There comes a time when you have to “just do it,” the captain reflected. It was out of a sense of embarrassment that Australia accomplished this recovery. England, nursing an agony which must run incalculably deeper, can only now draw on it and hope to provoke a similar indignation in themselves.

Best of the action from the fourth day at Lord’s

Shot of the day

Amid a series of inventive strokes by Steve Smith on a rumbustious morning, his sashaying down the pitch to Stuart Broad to hit a four over cover stood out.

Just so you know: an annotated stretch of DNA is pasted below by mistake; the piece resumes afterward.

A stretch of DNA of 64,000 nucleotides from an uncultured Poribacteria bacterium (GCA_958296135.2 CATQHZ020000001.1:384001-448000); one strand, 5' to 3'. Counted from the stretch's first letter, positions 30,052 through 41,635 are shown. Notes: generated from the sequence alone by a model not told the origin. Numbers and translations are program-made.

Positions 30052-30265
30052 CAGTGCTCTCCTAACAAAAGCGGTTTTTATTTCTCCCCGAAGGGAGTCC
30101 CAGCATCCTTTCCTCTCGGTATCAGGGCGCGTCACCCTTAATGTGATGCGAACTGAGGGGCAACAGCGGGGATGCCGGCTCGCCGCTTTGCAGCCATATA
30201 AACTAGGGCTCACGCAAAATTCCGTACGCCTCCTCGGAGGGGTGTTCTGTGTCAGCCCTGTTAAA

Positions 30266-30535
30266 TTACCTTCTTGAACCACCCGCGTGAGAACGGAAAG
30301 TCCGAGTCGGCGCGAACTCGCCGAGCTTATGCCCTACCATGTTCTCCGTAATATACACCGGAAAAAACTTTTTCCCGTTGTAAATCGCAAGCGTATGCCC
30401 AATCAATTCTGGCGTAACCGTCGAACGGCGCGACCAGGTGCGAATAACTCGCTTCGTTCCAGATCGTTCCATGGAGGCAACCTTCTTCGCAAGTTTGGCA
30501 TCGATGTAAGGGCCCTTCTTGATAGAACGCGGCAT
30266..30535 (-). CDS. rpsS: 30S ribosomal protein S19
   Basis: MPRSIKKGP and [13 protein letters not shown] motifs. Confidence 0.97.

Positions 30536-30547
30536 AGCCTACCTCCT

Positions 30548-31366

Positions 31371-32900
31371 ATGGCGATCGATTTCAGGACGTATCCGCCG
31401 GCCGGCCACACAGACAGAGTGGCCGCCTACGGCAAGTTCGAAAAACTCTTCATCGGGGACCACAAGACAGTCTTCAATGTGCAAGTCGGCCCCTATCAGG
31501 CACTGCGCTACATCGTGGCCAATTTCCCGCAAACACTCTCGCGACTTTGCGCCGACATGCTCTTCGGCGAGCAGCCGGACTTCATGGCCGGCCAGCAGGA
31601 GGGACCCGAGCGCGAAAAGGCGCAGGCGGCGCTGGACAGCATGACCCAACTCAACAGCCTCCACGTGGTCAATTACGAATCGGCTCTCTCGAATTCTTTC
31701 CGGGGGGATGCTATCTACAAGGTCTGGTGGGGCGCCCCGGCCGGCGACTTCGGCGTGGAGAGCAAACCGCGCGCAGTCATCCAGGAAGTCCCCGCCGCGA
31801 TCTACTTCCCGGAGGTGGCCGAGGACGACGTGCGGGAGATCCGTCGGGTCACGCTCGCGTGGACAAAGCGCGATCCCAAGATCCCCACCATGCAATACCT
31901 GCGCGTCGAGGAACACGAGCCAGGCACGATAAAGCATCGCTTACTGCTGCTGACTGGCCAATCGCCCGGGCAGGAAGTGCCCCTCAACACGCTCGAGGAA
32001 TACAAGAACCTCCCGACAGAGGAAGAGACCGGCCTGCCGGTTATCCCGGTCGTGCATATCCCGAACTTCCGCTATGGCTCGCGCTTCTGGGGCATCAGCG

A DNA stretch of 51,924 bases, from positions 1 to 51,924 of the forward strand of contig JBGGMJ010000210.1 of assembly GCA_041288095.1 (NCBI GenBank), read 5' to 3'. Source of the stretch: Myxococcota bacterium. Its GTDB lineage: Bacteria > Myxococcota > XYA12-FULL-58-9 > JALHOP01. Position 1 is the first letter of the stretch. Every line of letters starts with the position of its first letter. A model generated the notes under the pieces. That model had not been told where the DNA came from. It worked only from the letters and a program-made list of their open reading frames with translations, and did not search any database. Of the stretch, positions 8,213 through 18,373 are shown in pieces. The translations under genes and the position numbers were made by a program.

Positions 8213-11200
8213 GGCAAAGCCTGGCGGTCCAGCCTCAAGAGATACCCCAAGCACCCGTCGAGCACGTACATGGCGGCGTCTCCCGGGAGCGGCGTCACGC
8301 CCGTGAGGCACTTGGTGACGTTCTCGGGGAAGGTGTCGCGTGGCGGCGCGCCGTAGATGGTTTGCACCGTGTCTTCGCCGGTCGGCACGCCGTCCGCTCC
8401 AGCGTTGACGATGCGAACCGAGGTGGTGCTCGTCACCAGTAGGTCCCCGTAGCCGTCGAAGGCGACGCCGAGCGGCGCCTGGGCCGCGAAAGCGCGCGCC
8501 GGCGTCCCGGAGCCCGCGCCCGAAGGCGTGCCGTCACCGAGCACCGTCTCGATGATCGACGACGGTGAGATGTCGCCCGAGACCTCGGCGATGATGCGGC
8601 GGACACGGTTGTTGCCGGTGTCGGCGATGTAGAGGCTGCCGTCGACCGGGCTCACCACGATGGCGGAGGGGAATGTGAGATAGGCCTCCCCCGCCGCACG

Moment of the day

Australia batsman Chris Rogers retired hurt on 49 with dizziness. Although he did not field, he gave the thumbs-up sign from the Aussie balcony. Would have been only the fifth player to make nine 50s in 10 Test innings.

Ball of the day

Mitchell Johnson’s spell when the game was all but done was still compelling and the ball he bowled to Jos Buttler, the first after tea, was fast and menacing.

Quick single

This was Australia’s third largest victory by runs in the Ashes following their 562 margin at The Oval in 1938 and the 409 gap here in 1948. It was their 15th victory at Lord’s.

Stephen Brenkley